A federal judge Friday afternoon floated the possibility that state law making medication for transgender youth illegal could go into effect on Sunday without a ruling on a motion from families of transgender youth and physicians seeking to block the law.
But U.S. District Judge Liles C. Burke said he and his staff would be “doing nothing else” until a ruling on an injunction came down.
“I want a well-reasoned order that is right on the law,” he said. “I just ask that everyone be patient.”
The statement came at the end of a two-day hearing that focused on the research and experience behind current treatments for gender dysphoria, and whether SB 184, which could put doctors in prison for up to 10 years for prescribing puberty blockers and hormones to transgender youth, had a legitimate basis or was a violation of equal protection and free speech guarantees under the U.S. Constitution.
The plaintiffs, who include the parents of transgender children in Alabama from 12 to 17 and two physicians and a minister who work with them, testified throughout the hearing that access to the medications was critical for the physical and psychological health of youths who needed them. Families said in filings with the court that access to puberty blockers or hormones had led to major improvements in their well-being, and doctors and physicians repeatedly stressed that the medications were part of widely accepted standards of gender-affirming care.
Jeffrey Doss, a Birmingham attorney who represented the plaintiffs, said in a closing statement Friday that the law’s blanket ban on transgender treatments was unconstitutional and unprecedented.
“That’s an untested proposal,” he said. “The state proposes an experiment on a grand scale. All transgender youth in Alabama suffering from gender dysphoria should be guinea pigs.”
Attorneys with the Alabama Attorney General’s Office and their witnesses repeatedly questioned the effectiveness of the treatments and emphasized potential risks in the treatments, and focused particularly on potential for reduced fertility later in life.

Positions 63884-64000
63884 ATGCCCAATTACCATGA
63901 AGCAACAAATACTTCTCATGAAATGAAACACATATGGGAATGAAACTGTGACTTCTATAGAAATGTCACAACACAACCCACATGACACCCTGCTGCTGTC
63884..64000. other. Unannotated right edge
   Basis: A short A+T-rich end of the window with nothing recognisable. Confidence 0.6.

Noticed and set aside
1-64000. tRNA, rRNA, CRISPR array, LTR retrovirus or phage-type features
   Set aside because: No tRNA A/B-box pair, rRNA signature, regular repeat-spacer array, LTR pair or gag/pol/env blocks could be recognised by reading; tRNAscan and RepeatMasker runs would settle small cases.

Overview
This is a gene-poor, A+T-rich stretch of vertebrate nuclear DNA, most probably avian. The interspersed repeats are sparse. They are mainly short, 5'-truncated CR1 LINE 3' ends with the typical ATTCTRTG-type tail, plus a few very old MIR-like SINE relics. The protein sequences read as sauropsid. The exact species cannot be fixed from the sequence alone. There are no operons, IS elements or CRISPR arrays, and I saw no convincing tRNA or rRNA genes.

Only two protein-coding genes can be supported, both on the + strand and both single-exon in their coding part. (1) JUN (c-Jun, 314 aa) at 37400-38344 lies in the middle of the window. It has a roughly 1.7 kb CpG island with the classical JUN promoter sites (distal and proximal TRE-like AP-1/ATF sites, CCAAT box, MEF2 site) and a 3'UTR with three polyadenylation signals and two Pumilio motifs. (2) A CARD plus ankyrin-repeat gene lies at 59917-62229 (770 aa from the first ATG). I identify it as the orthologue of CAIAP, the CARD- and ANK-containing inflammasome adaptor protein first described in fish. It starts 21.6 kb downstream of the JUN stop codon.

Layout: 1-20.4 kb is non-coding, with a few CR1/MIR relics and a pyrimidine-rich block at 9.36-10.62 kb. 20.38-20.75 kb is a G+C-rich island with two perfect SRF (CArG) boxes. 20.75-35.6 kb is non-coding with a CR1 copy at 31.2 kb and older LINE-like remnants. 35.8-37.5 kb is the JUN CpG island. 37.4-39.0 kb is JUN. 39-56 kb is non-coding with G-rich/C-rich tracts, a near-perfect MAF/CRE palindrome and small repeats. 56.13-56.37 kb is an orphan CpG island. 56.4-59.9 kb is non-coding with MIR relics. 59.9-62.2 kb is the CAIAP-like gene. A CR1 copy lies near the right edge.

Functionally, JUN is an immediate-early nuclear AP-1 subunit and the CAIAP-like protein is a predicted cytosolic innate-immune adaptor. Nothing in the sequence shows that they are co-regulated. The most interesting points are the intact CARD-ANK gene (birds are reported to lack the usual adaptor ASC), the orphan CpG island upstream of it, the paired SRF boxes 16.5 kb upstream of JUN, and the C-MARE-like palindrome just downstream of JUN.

“In hitting the pause button, Alabama is halting an experiment on our kids,” said Alabama Solicitor General Edmund LaCour in closing arguments. “Nothing in the Constitution requires Alabama to submit to unproven and sterilizing treatments.”
Friday was largely devoted to state witnesses, after plaintiffs mostly finished with their witnesses on Thursday. James Cantor, a psychiatrist based out of Toronto, testified for the state that studies of transgender health outcomes had not done a sufficient job separating outcomes of psychotherapy and medication in assessing the benefits of one or the other.
“The studies that have come out can’t unpack whether psychotherapy or pharmaceuticals making the difference,” said Cantor.
On cross-examination from Melody Eagan, an attorney for the plaintiffs, Cantor acknowledged that he does not treat children or adolescents younger than 16 who suffer from gender dysphoria. Eagan also read off a report Cantor had cited as an example of his argument that showed the authors had studied the effects of psychotherapy and psychotherapy with medication together.
Dr. Armand Antommaria, director of the ethics center at Cincinnati Children’s Hospital, said in earlier testimony Friday that observational studies, in which individuals received treatments and were studied for later effects, provided insight and allowed those who needed medical intervention for gender dysphoria to get it.
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“I would have concerns randomized control trials of intervention would be unethical,” he said. “Even if it could be ethically performed, they would have substantial methodological limitations.”